OVER 50 arts and heritage venues across Limerick city and county threw open their doors to the public for the sixth annual staging of Culture Night on Friday, with record crowds seizing the chance to take part.
The initiative, the brainchild of the Temple Bar Cultural Trust and Department of Arts, Heritage and the Gaeltacht, saw more than 6,000 people engage in a ‘cultural celebration’ across venues and arts organisations, which opened for free and until 10pm for the night.
City arts officer Sheila Deegan said the feedback to Culture Night in Limerick “has been fantastic”.
“The numbers, we are hoping, are up and it does sound like that was the case,” she said of the 52 participating venues around Limerick. Last year around 6,000 people attended Culture Night, according to the local authority.
“For the first time we had a little headquarters there in the old Ferguson’s Chemist, so we were able to interact with people. What was interesting was the amount of tourists that seemed to be around and the international students from UL were out, we met people who had come in from Shannon to Limerick,” she explained.
“People were standing at doors meeting people and encouraging them in. It is a very social night, aside from the obvious emphasis on culture, people are there who come out every year. It definitely seems to capture everybody’s imagination, which is fantastic.”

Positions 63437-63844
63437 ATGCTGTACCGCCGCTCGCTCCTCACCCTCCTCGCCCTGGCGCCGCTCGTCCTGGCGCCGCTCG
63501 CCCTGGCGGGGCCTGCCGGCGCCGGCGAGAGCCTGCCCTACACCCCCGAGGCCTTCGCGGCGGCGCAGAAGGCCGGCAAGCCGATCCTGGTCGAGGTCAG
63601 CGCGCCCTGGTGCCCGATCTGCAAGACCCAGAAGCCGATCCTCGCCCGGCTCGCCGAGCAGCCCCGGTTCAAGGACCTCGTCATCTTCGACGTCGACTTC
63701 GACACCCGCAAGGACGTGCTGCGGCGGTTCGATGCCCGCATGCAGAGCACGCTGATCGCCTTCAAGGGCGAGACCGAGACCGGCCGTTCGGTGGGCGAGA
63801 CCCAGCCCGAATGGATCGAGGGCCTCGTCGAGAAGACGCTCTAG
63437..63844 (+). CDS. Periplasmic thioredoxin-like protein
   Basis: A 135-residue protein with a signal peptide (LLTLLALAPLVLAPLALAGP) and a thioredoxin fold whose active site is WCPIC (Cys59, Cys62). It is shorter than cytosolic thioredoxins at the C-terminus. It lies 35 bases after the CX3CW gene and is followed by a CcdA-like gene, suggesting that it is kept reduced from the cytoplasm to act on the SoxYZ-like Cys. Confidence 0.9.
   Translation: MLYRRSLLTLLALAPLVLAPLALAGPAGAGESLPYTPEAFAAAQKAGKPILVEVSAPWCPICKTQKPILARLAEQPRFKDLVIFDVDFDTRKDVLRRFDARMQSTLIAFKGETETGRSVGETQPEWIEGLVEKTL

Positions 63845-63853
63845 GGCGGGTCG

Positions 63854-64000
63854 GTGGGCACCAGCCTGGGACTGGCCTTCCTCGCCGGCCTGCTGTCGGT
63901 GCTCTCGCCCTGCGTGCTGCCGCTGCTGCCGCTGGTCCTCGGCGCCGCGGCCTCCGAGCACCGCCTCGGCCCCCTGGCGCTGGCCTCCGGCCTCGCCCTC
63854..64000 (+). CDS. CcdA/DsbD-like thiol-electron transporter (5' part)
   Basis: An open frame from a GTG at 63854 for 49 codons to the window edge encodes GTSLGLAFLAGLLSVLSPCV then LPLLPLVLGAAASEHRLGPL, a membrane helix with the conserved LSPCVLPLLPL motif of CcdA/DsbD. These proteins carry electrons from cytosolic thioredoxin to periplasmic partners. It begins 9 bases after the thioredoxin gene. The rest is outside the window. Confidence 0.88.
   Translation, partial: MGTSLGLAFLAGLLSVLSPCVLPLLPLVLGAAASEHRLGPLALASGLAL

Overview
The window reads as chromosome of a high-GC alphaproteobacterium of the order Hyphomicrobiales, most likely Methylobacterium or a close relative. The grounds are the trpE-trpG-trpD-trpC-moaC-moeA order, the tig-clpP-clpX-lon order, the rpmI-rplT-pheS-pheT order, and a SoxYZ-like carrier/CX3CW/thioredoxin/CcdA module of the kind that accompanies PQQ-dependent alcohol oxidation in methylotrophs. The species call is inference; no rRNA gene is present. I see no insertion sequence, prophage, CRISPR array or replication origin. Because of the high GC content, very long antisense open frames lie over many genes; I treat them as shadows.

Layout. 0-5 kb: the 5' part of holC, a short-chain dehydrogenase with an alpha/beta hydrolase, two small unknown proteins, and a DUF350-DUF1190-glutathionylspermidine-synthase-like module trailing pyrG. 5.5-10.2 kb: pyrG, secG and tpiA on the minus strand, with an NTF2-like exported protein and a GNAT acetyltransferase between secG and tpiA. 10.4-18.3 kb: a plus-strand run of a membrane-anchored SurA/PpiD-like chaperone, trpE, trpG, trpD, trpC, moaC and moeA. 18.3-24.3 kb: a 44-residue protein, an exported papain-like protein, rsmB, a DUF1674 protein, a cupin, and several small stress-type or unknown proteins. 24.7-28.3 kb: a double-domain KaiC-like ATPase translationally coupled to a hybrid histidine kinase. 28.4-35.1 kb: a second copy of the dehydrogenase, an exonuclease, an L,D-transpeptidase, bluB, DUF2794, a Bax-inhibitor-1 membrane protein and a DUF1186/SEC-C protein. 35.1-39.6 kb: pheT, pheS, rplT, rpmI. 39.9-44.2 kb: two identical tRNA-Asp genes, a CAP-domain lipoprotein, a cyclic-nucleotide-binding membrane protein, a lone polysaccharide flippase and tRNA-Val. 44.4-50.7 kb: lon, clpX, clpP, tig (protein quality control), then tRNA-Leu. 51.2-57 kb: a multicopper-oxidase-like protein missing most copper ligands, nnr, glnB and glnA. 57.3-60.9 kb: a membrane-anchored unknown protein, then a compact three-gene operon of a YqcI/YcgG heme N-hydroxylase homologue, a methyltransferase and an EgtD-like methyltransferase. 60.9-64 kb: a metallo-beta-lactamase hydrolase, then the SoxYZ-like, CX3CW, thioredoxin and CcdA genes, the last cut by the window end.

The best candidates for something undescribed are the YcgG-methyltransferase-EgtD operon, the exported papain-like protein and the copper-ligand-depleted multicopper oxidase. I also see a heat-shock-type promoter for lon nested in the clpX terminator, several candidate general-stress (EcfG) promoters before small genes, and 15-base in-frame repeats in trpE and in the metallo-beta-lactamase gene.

Over 2,000 people alone visited King John’s Castle, with people queueing before doors opened at 5pm.
In Limerick City Gallery of Art, a pop-up workshop for kids saw families take part in replicating artist Sean Keating’s work Country Dance. Pat and Rachel Fitzpatrick and kids Mason (3) and Nathan (5), rolled up their sleeves and got to work, to the delight of the children.
“I’m in competition with my wife, never mind the children, Culture Night has brought out the childlike competitiveness in us both,” laughed Pat, whose family lives off Mulgrave Street.
“It is great, it is good fun for the kids. We were looking at the programme, you can go from here down to the Franciscan’s, to the Printmakers, to St Mary’s and finish it off when the kids are gone to bed and go to Bell X1 in the Milk Market,” he laughed.
“It is a great idea, really, really good, it is great for Limerick. We are delighted, you have to support something like this and they love it,” said Rachel, pointing at the two smiling children.
There was a staggering list of events taking place in venues like Ormston House, the city library, the Lime Tree, the Hunt Museum, Wickham Street Studios, Limerick Youth Centre and Writers Centre and the Frank McCourt museum.
Meanwhile, down on Mulgrave Street, a rehearsed reading of Kate O’Brien’s first literary work, Distinguished Villa, was taking place in the author’s home, Boru House, which is in the process of being restored to its former glory by owner David Fitzgerald after 25 years of being boarded up.
“To be able to perform it in the house is fantastic,” said director Joan Sheehy.
“David Fitzgerald who owns the house was so amenable to the idea and it is brilliant to be here on Culture Night particularly. We have had a real mixture of people in, people who live in the area, artists, actors and it is special, magical, to be here.”
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